Robert Gehrke: If we want to fix American politics, blow up the two-party system
President Joe Biden delivers his inaugural address at the Capitol in Washington on Wednesday, Jan. 20, 2021. (Chang W. Lee/The New York)
President Joe Biden set the tone for his new administration last week seeking to reunite a divided country.
It was a noble, aspirational inauguration speech and a message this divided country needed to hear. But it won’t be easy, not in a political environment where for years Americans have been pushed into clans and fed resentment and mistrust.
Sen. Ben Sasse from Nebraska wrote a piece in The Atlantic last week about the reckoning the Republican Party is facing
and the soul-searching and house-cleaning that needs to take place to set it in the right direction.
This assumes the Republican Party can be salvaged. It may be too late for that, and there’s another guy who shares that view: Recently unemployed Florida man Donald Trump.
The Wall Street Journal reported last week that Trump had discussed creating a new political party
— the Patriot Party — as a refuge for his true believers.
(Francisco Kjolseth | The Salt Lake Tribune) Robert Gehrke.
Wouldn’t you know it, as soon as he’s out of office he comes up with an idea that makes sense. I say that not because it might blow up the Republican Party. I say it because the two-party system is the worst feature of modern American politics.
Our government is so hopelessly dysfunctional that facing a crisis of historic proportions, it took months to pass a COVID relief bill — and that’s just one example. But the larger problem is that the current party structure isn’t about governing at all. It’s about power and holding onto that power by creating a big enough tent.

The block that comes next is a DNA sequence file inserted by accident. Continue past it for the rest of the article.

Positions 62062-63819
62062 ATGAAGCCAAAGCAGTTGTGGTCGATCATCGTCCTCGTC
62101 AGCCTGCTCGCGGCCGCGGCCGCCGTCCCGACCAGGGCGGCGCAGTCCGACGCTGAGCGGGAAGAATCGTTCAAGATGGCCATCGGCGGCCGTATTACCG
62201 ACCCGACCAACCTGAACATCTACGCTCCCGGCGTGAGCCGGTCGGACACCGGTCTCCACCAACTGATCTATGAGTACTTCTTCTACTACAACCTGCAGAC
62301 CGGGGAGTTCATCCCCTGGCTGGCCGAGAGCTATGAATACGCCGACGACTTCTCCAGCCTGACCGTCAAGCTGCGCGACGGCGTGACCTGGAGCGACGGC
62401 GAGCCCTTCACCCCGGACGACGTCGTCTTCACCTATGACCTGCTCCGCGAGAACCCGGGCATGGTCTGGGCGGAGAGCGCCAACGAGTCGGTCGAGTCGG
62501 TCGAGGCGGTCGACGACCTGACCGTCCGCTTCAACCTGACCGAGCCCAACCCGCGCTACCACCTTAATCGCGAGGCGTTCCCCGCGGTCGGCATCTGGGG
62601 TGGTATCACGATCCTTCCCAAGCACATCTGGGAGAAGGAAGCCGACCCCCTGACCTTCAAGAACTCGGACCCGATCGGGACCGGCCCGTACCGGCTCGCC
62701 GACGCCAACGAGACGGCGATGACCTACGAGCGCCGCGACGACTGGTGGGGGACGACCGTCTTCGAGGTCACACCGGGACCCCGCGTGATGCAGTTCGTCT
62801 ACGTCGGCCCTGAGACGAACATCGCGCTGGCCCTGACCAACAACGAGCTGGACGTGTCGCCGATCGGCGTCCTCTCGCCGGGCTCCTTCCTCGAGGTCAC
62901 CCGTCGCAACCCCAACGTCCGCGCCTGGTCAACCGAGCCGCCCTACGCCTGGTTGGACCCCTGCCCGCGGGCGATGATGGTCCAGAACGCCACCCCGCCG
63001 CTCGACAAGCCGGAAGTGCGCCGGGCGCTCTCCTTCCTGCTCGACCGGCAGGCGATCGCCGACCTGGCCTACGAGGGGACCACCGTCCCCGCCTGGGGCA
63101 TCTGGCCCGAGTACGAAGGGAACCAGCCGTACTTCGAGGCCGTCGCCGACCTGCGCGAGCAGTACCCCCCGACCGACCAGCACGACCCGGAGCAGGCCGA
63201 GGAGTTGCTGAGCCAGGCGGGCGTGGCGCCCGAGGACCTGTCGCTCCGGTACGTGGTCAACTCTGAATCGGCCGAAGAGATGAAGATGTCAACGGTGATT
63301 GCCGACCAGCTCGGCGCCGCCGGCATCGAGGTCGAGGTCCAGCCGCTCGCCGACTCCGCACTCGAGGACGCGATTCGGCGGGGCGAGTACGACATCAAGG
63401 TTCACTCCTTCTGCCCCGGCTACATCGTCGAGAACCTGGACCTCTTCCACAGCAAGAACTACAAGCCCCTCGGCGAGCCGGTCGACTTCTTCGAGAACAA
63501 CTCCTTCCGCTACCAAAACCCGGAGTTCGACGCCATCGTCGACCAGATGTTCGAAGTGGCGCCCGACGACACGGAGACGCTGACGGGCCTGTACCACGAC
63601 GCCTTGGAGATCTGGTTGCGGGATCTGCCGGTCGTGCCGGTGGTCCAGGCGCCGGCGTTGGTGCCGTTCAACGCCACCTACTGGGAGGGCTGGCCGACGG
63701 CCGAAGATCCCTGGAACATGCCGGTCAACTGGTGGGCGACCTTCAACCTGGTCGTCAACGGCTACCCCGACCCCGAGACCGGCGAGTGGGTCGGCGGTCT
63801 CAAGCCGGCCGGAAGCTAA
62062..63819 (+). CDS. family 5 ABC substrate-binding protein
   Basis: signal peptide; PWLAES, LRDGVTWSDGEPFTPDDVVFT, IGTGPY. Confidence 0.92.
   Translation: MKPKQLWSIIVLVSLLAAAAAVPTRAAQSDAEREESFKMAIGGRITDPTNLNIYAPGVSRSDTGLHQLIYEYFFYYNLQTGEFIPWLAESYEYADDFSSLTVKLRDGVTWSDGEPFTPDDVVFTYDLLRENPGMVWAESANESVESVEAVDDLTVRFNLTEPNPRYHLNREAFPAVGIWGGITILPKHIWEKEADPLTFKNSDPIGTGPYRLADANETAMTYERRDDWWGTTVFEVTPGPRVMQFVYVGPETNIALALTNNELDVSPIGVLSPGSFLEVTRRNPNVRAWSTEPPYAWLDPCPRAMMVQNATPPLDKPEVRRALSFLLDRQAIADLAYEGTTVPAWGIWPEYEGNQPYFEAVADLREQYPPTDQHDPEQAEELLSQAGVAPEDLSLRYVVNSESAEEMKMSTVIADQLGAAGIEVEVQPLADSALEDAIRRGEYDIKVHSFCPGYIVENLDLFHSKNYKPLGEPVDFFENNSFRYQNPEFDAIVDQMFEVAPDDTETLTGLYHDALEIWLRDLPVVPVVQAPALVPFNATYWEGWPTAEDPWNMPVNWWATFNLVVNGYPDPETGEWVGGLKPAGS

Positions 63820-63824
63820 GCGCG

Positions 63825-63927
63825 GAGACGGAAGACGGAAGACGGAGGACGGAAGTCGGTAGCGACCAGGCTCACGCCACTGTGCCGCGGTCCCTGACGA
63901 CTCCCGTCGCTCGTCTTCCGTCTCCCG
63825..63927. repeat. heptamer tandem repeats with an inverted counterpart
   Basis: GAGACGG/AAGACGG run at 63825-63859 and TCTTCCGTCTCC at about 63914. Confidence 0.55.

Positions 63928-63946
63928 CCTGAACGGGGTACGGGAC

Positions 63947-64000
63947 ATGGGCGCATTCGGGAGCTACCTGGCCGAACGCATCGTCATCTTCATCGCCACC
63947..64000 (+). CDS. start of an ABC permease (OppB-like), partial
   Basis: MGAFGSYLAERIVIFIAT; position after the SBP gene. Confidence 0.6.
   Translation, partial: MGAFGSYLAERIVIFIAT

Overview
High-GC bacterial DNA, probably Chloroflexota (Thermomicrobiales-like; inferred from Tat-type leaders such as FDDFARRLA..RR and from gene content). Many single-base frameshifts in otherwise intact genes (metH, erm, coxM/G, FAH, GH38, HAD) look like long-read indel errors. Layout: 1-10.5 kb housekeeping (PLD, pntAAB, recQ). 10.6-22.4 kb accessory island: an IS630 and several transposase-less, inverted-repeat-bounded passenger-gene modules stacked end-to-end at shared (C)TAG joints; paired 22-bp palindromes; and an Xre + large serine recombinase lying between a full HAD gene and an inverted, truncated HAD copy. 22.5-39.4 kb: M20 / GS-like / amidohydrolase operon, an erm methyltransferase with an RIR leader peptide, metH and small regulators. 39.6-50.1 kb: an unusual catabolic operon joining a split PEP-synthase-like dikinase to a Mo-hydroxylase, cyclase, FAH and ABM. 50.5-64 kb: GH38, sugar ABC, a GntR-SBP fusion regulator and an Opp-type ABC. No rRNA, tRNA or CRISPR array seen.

It has reached a point, however, that in this push to be everything to everybody, the parties have lost any philosophical cohesion.
In what world can you have a Republican Party going forward that includes both Mitt Romney and the people who rampaged through the Capitol looking to take members of Congress hostage? And how does the average Republican feel represented by that party?
The Democrats have an identity crisis of their own, trying to hold together people like Ben McAdams and Alexandra Ocasio-Cortez.
Trying to find a way for everyone to fit means nobody fits well, like Cinderella’s stepsisters trying to cram their feet into ill-fitting slippers. It makes sense that nearly a third of Utah voters choose to not affiliate with either party. That number will continue to grow.
That’s because, as humans, we all have different experiences that inform different world views and beliefs. Things aren’t black-and-white, purely Democratic or Republican.
Maybe you are pro-life but believe in a liberal immigration policy and are a dyed-in-the-wool union member. Or you are devoutly religious, love your guns and think the threat of climate change is dire and everyone deserves a guaranteed income. Or you’re a Black entrepreneur who opposes government regulation but believes Black Lives Matter and police should stop shooting people.